As Election Threats Mount, Voting Machine Hacks are a Distraction

Beating up on direct record electronic (DRE) voting machines has been popular sport in security circles for more than a decade. But is it a distraction from other, more present and dangerous threats to the integrity of elections? A growing body of evidence says “yes.”

In a little more than a week, some of the world’s best hackers will gather in Las Vegas for the annual DEFCON hacking conference. And once again this year, as has been the case for many of  the last 15 DEFCONs, there will be a Voting Machine Hacking Village – which is something like a petting zoo of more than 30 models of direct record electronic (DRE) and other voting hardware that attendees will have the chance to try their hand at hacking.

DEFCON and voting machines: there will be hacks

That these systems will be hacked – and in short order – is a foregone conclusion. “Hackers break into voting machines within two hours” was one headline from last year’s DEFCON. Set the Wayback Machine for 2007 instead of 2017, and you will find the same headline or one similar to it.

There are good reasons for this. First and foremost: the stock of electronic voting machine equipment out there in local school gymnasiums, libraries and other voting precincts hasn’t changed much, despite the outcry in recent years over their insecurity. Much of the hardware in question was purchased with money from the Help America Vote Act, passed in 2002 in the tumult following the 2000 Presidential Election. Fifteen years is a heck of a long time for hardware to hang around in the private sector. But it is not a long time at all in the world of public elections. Those ‘hanging chads,’ if you recall, were created by mechanical punch voting machines that were decades old.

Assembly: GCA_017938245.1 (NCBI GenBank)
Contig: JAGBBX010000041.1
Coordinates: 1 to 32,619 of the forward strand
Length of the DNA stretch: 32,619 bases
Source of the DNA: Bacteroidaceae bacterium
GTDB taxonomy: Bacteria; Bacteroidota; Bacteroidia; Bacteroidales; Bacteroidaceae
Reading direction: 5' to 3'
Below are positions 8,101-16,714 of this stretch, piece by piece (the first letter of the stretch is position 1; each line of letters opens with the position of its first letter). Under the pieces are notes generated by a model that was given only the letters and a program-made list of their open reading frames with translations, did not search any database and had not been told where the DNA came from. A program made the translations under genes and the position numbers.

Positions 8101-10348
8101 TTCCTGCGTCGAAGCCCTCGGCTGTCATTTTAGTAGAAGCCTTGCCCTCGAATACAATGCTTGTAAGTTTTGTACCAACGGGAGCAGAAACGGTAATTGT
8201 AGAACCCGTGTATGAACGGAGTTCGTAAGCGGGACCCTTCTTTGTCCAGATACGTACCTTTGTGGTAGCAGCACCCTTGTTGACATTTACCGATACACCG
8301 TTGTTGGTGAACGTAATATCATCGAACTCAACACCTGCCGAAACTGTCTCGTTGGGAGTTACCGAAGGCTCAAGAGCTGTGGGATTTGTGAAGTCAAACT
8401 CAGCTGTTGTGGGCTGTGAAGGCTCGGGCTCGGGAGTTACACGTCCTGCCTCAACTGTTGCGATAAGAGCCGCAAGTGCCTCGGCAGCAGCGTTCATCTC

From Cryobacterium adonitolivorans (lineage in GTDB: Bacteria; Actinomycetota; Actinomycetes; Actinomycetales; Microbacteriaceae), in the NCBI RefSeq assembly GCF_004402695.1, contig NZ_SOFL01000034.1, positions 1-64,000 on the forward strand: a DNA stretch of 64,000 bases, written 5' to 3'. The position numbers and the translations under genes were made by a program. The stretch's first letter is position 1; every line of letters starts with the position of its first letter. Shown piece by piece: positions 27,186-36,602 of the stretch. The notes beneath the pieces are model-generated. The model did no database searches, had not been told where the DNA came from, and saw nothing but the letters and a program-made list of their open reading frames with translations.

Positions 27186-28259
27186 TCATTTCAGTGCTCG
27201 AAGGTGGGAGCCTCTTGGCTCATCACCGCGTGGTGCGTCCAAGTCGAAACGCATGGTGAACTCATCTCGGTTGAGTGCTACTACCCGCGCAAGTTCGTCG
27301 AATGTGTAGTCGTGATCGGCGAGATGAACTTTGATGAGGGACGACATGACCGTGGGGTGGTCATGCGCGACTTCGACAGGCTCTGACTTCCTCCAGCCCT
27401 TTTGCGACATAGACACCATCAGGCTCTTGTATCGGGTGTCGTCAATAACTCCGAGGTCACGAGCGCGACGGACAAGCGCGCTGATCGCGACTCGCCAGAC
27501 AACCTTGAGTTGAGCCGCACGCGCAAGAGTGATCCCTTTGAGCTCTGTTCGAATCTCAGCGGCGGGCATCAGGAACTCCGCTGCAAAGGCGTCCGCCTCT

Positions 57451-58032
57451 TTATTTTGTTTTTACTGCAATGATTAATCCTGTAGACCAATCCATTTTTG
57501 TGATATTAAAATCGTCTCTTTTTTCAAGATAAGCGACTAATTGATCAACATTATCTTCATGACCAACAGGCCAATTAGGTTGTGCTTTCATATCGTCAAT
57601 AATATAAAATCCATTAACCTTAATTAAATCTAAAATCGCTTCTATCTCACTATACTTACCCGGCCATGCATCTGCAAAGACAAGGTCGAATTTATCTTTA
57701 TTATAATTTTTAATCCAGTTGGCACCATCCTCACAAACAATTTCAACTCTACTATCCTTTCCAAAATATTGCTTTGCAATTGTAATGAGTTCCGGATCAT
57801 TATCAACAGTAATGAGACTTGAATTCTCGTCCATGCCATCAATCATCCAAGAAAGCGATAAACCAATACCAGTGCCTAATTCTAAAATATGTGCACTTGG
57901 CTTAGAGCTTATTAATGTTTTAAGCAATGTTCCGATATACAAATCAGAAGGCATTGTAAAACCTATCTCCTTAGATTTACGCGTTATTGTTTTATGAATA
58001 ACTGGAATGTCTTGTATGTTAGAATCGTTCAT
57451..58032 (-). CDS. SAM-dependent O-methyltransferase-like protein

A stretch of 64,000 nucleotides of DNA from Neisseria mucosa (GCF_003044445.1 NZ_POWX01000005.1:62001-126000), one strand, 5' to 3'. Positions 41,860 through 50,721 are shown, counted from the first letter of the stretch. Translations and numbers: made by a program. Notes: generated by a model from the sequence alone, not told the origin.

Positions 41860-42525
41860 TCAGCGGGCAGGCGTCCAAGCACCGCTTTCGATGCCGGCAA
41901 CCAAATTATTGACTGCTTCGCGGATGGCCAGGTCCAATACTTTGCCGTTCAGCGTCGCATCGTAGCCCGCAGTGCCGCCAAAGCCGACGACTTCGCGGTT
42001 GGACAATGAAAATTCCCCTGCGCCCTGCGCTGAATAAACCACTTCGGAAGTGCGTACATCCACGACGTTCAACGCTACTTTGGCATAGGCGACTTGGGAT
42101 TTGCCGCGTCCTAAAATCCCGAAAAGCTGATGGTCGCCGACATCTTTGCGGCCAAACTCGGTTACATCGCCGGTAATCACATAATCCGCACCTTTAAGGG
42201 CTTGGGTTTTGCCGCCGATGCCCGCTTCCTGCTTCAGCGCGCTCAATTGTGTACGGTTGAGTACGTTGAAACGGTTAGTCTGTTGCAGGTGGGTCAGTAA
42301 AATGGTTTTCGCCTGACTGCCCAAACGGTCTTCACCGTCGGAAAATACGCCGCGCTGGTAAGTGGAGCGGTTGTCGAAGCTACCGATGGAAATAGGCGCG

The other explanation of why voting machine hacks are a well that never runs dry is that many electronic voting systems are essentially un-securable: built on top of outdated and no-longer supported operating systems like Windows 2000, or designed insecurely and with application code containing hidden “back door” accounts and exploitable software holes.  Its not like electronic voting is impossible. I spoke with Taavi Kotka for our podcast. He spent 4 years as the Chief Information officer for the nation of Estonia where they’ve been voting online since 2005 – accurately, efficiently and without any security incidents. The problem with electronic voting in the U.S. isn’t that it’s electronic, he told me, its that the way we do electronic voting is a joke. They don’t even use the term ‘e-voting,’ he told me because the U.S. has spoiled it. Estonians prefer the term “i-voting,” as in: voting over the Internet.

“You can’t polish a turd,” as the saying goes. In most cases, the fix for vulnerable voting systems in circulation today is just to throw them all out and start over.

Voting system vendors get the jitters

There’s evidence that voting machine makers realize that and are trying to simply stave off the inevitable: threatening vendors who sell second hand voting machines on platforms like eBay (a go-to resource for security researchers). That’s not so surprising. DEFCON has become a predictable font of bad headlines for the industry for more than a decade. The heightened attention to election security following the controversial 2016 Presidential election has tipped the scales even further, prompting states like Georgia and Pennsylvania to eliminate digital voting systems and replace them with those that leave a paper trail.

The bigger question, I think, is whether the well documented security flaws in voting machines are the tip of the spear for would be election hackers, or a big, shiny distraction for researchers, regulators and municipalities.

DEFCON’s Voting Village has been a staple since 2004. But are hacks of voting machines a distraction from bigger and more present threats to election integrity?

These aren’t the election vulnerabilities you’re looking for